(Note: When I say “no evidence”, I mean no secondary evidence published in a peer-reviewed high impact journal, not an anecdotal story told by someone in NaturalNews.)

Of course, on the other side is real science. Recently, the American Academy of Pediatrics, an unbiased and medically-centered group, issued this guideline (detailed Circumcision Policy Statement from same group):

Male circumcision is a common procedure, generally performed during the newborn period in the United States. In 2007, the American Academy of Pediatrics (AAP) formed a multidisciplinary task force of AAP members and other stakeholders to evaluate the recent evidence on male circumcision and update the Academy’s 1999 recommendations in this area. Evaluation of current evidence indicates that the health benefits of newborn male circumcision outweigh the risks and that the procedure’s benefits justify access to this procedure for families who choose it. Specific benefits identified included prevention of urinary tract infections, penile cancer, and transmission of some sexually transmitted infections, including HIV. The American College of Obstetricians and Gynecologists has endorsed this statement.

This was not based on emotional arguments. It was not based on religion. It was not based on American cultural beliefs (which is something that a lot of Europeans argue). It was based on clinical evidence.

Importantly, the risks are minimal or almost nonexistent. The largest study, of 354,297 male infants born in Washington State from 1987–1996, noted a complication rate in the 130,475 who were circumcised during their newborn hospital stay of only 0.21% (1 in 476). The benefits are clear.

Despite the benefits, would I personally advocate that a parent circumcise their male child? I am not sure, but the medical benefits certainly are clear. Since the risks are nearly nonexistent, especially in a medical setting, there really are no legitimate criticisms even if the circumcision is only for religious or cultural reasons. In many countries (including areas of the USA), parents pierce their daughter’s ears for NO medical benefit, and it induces nearly the exact same amount of pain to the baby, yet we do not hear a huge outcry about ear piercings. We vaccinate children, a fairly painful procedure, and except for a tiny minority of vaccine denialists, we accept that painful treatment for the long-term medical protection of the child.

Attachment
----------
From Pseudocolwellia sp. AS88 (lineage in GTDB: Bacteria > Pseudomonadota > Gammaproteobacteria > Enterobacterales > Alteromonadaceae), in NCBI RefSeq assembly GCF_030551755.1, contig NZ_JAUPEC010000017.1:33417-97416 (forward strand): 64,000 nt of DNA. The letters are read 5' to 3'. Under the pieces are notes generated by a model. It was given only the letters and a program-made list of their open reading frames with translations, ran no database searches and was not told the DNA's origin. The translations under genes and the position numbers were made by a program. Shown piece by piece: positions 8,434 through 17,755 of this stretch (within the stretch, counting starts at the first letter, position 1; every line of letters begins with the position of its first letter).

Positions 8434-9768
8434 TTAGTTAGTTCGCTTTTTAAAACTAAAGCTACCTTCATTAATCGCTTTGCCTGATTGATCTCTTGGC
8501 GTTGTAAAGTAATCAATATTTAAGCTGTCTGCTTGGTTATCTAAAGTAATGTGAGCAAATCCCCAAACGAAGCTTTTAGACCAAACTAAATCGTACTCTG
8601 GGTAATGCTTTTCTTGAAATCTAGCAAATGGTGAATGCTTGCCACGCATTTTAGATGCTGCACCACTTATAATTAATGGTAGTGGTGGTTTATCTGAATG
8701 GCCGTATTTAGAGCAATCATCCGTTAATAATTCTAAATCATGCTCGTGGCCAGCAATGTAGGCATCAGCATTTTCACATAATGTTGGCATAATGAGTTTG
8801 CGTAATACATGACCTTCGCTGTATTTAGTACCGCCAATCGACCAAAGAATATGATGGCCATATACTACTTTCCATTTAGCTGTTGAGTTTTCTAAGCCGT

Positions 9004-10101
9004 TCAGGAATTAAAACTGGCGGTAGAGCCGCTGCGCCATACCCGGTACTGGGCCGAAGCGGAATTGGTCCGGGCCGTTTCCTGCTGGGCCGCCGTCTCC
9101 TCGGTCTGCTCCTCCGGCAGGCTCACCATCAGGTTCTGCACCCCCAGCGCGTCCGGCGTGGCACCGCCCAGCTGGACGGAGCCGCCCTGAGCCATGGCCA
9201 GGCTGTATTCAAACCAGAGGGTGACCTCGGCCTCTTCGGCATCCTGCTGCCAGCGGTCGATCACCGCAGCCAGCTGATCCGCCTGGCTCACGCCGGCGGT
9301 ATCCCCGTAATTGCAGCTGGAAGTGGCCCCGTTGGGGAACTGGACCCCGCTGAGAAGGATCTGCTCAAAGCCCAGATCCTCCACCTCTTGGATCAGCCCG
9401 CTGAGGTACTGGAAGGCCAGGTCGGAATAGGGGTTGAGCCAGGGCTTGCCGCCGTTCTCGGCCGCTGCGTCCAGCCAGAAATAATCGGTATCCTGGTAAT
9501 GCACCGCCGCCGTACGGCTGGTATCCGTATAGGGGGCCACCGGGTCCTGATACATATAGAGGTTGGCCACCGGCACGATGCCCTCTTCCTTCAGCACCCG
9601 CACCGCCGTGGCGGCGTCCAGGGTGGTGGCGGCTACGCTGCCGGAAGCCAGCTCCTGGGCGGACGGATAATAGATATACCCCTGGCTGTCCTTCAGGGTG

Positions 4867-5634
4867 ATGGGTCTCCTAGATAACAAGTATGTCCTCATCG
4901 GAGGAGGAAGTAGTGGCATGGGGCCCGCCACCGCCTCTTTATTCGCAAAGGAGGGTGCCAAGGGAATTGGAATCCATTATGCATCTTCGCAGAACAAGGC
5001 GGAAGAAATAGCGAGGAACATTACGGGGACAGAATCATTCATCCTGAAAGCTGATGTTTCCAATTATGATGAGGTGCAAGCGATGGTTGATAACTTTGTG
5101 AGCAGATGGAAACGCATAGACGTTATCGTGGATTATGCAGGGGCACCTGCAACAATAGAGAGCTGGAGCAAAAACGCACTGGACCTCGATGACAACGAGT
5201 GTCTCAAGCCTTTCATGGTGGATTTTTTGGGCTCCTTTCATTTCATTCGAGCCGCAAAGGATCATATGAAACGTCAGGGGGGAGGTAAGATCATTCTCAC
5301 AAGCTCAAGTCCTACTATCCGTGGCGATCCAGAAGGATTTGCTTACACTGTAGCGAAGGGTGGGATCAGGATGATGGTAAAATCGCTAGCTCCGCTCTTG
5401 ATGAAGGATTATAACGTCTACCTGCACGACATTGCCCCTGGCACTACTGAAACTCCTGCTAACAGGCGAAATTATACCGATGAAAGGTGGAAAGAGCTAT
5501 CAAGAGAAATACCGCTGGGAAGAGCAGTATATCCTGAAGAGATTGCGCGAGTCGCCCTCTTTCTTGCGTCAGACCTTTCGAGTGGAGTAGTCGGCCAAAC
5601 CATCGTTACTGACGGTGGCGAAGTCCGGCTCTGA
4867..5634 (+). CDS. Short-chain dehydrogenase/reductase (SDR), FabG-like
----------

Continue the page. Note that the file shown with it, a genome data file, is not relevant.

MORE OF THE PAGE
This decision should be a personal one for the parent because there is no evidence that it causes any harm to the child and there is plenty of evidence that it provides a benefit, even if it’s done for purely religious or cultural reasons. There really are more important medical arguments out there. Like why don’t these people complain about how another group of people won’t vaccinate their children.
The Original Skeptical Raptor
Chief Executive Officer at SkepticalRaptor
Lifetime lover of science, especially biomedical research. Spent years in academics, business development, research, and traveling the world shilling for Big Pharma. I love sports, mostly college basketball and football, hockey, and baseball. I enjoy great food and intelligent conversation. And a delicious morning coffee!